No Run Against Patrick Murphy, But Adam Hasner's Still In Play
Around the State
Adam Hasner closed the door on running against Patrick Murphy this year, but don’t expect the former Republican leader in the Florida House to go away.
Speaking to the Palm Beach Post this past weekend, Hasner confirmed he would not run against Murphy this year. Hasner staying out of the race leaves Murphy with a strong financial advantage over Republicans like Ellen Andel, Carl Domino, Calvin Turnquest, Alan Schlesinger and other candidates. But that could nullify with outside groups planning to spend heavily to either help Murphy to another term or defeat him.
Regardless, on paper Hasner did seem to pose a bigger threat to Murphy than most of the other possible Republican opponents despite not living in the district. First elected in 2002, Hasner moved up the ranks in the Florida House, becoming GOP majority leader before being term-limited in 2010. After leaving Tallahassee, Hasner turned his attention to Washington, running for the Republican nomination to challenge Bill Nelson in the U.S. Senate race.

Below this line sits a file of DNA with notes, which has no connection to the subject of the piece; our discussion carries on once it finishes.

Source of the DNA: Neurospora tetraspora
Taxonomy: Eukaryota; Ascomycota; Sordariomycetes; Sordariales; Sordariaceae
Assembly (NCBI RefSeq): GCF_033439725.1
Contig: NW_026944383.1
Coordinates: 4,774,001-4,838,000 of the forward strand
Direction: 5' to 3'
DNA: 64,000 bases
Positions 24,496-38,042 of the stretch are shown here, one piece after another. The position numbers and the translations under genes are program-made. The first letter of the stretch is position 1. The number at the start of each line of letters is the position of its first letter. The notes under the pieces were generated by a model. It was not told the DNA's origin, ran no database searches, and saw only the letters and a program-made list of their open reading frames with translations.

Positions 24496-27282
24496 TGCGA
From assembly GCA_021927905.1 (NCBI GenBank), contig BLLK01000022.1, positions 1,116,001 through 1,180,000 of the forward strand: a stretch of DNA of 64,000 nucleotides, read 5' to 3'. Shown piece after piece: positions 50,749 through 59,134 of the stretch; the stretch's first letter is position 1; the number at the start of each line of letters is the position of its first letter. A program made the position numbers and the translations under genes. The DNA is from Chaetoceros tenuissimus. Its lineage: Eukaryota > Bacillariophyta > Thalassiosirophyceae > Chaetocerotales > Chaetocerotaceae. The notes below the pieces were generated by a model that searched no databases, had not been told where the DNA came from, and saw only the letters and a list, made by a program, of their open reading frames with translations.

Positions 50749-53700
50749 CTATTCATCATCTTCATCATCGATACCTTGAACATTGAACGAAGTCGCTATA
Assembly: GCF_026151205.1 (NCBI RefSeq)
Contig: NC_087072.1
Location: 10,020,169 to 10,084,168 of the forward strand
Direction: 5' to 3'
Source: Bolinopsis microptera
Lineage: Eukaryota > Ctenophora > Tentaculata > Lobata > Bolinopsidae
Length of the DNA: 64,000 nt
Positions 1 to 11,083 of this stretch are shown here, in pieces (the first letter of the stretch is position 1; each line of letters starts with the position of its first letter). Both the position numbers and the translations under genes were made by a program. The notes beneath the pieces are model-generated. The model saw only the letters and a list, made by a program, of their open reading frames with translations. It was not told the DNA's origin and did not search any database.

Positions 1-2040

In the Senate race, Hasner made some inroads with conservative activists but, after redistricting, turned his attention to an open congressional seat. Democrat Lois Frankel beat Hasner by 9 percent in November in a pretty solidly Democratic district.
Despite losing to Frankel, Hasner remains politically viable. Republican leaders appreciate his battle against Frankel in a tough district and he has been a proven fundraiser. Hasner is certainly a conservative on fiscal and social issues. Like Allen West, whom Murphy defeated in 2012, Hasner has been a staunch supporter of the War on Terror and has offered numerous warnings about radical Islam. Hasner has also shown a willingness to latch on to social media and his short-lived Senate campaign ran rings around his Republican rivals when it came to digital outreach.
Haner has the opportunity to bounce back from losing to Frankel and continues to remain active on the issues. Having said that, a state legislative bid seems a bit of a no-go for the moment and a rematch with Frankel is also not in the cards. Hasner has shown little interest in county and local politics. For the moment, Hasner is in political limbo.
Regardless, Hasner has time to wait. Despite being in Florida politics for more than 10 years, Hasner is only 44. He will remain a political force despite staying on the sidelines for the rest of 2014.
Tallahassee political writer Jeff Henderson wrote this analysis exclusively for Sunshine State News.